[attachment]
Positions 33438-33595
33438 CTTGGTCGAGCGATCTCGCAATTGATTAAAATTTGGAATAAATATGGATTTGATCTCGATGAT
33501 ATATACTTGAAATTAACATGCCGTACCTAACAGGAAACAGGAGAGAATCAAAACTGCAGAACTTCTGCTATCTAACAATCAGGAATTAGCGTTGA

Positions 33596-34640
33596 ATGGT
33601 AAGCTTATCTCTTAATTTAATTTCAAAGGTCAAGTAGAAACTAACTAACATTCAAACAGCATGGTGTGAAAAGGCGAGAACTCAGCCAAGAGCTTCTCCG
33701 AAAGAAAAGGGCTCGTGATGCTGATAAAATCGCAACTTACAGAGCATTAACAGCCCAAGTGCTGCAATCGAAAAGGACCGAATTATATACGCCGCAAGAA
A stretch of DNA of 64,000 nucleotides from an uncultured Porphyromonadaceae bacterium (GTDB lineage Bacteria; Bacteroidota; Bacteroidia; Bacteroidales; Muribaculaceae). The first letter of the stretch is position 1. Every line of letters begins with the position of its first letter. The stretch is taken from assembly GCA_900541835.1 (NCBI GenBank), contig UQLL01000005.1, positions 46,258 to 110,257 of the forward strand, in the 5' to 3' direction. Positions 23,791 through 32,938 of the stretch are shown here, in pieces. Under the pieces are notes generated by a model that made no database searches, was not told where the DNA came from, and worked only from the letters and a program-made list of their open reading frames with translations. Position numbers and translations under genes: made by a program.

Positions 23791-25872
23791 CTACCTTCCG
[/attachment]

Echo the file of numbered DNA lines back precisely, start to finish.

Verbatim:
Positions 33438-33595
33438 CTTGGTCGAGCGATCTCGCAATTGATTAAAATTTGGAATAAATATGGATTTGATCTCGATGAT
33501 ATATACTTGAAATTAACATGCCGTACCTAACAGGAAACAGGAGAGAATCAAAACTGCAGAACTTCTGCTATCTAACAATCAGGAATTAGCGTTGA

Positions 33596-34640
33596 ATGGT
33601 AAGCTTATCTCTTAATTTAATTTCAAAGGTCAAGTAGAAACTAACTAACATTCAAACAGCATGGTGTGAAAAGGCGAGAACTCAGCCAAGAGCTTCTCCG
33701 AAAGAAAAGGGCTCGTGATGCTGATAAAATCGCAACTTACAGAGCATTAACAGCCCAAGTGCTGCAATCGAAAAGGACCGAATTATATACGCCGCAAGAA
A stretch of DNA of 64,000 nucleotides from an uncultured Porphyromonadaceae bacterium (GTDB lineage Bacteria; Bacteroidota; Bacteroidia; Bacteroidales; Muribaculaceae). The first letter of the stretch is position 1. Every line of letters begins with the position of its first letter. The stretch is taken from assembly GCA_900541835.1 (NCBI GenBank), contig UQLL01000005.1, positions 46,258 to 110,257 of the forward strand, in the 5' to 3' direction. Positions 23,791 through 32,938 of the stretch are shown here, in pieces. Under the pieces are notes generated by a model that made no database searches, was not told where the DNA came from, and worked only from the letters and a program-made list of their open reading frames with translations. Position numbers and translations under genes: made by a program.

Positions 23791-25872
23791 CTACCTTCCG